“You may have heard this before and wondered, but I can tell you it’s true,” Helmkamp said. “Three-inch sections of straws from convenience stores and fast-food restaurants, with a hook sticking out the back, will catch a lot of Spanish. I don’t know what it looks like to them, but the way they hit them, it must be something they like.  

“The other thing to remember when trolling for Spanish is that they like fast food,” Helmkamp said. “Maybe that’s the connection with the straws? We troll pretty quickly, usually somewhere between 5 and 6.5 knots. This speed is a little quick for bluefish, so we don’t catch many. However, if you want a mess of blues, all you have to do is slow down.” 

Helmkamp said that if the Spanish are thick, cobia may be nearby. He said they like a lot of the same water, with cobia sometimes also being in deeper water. Other fish like these same areas, and Helmkamp said he often finds acre-sized schools of big red drum and huge schools of chopper blues in addition to the Spanish and cobia.

When a cobia is spotted, Helmkamp said things get serious quickly. It may be a single fish or a pair, but often it is a small pack trailing along with a ray or a turtle. The rods rigged to troll for mackerel might be in the way of a cast, but their lines will almost always be in the way if a cobia bites before they are cleared. This adds hustle and excitement to get them cleared as soon as a cobia is spotted.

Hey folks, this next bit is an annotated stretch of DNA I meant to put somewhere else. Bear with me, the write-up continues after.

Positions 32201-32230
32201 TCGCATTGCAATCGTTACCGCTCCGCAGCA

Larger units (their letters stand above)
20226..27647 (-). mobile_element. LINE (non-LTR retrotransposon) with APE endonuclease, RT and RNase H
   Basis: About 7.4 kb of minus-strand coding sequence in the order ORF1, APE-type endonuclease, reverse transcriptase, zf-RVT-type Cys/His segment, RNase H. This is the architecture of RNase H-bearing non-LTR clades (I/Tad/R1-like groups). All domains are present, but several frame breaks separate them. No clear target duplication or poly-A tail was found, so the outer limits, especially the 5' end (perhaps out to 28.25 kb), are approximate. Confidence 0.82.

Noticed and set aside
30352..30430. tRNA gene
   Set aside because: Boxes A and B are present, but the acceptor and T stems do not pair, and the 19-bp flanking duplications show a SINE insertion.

“Our cobia fishing is the real deal,” Helmkamp said. “You see the fish and then move to get in casting range without spooking it. It’s a combination of patience, being ready, strength and skill. When the time comes, the cast has to be right. It’s up close and personal, and you’ll see the fish react to the bait. You have to jig or pause to entice it to bite and be ready, but not overanxious, to set the hook.  

“Once the fish hits, the deal is on until something gives, and hopefully it’s the fish,” Helmkamp said. “Your adrenaline is wide open at first, but it can be a long fight, and you get tired. These are big fish and they don’t give up easy. We caught five heavier than 80 pounds last year and a bunch a little smaller. You better be ready when the opportunity comes.” 

When he casts to cobia, Helmkamp uses stout spinning outfits: a 7-foot Nathan Pruitt custom rod rated 30 to 60 pounds, paired with a Penn Battle 6000 reel filled with 80-pound braid with a 4-foot leader of 60- to 80-pound fluorocarbon. Some rods are rigged with 2- or 3-ounce orange, white, pink or brown Bomber Cobia Jigs tipped with squid, squid strips or large grubs that have been liberally sprayed with scent, while some have an 8/0 circle hook baited with a live eel. 

Cobia possess a unique combination of speed, brute strength and dogged determination, and they don’t allow themselves to be led to the boat easily. They typically travel in pairs or small packs, so there is also a definite possibility to hook doubles, triples and more, which adds the extra challenge of keeping the lines from tangling.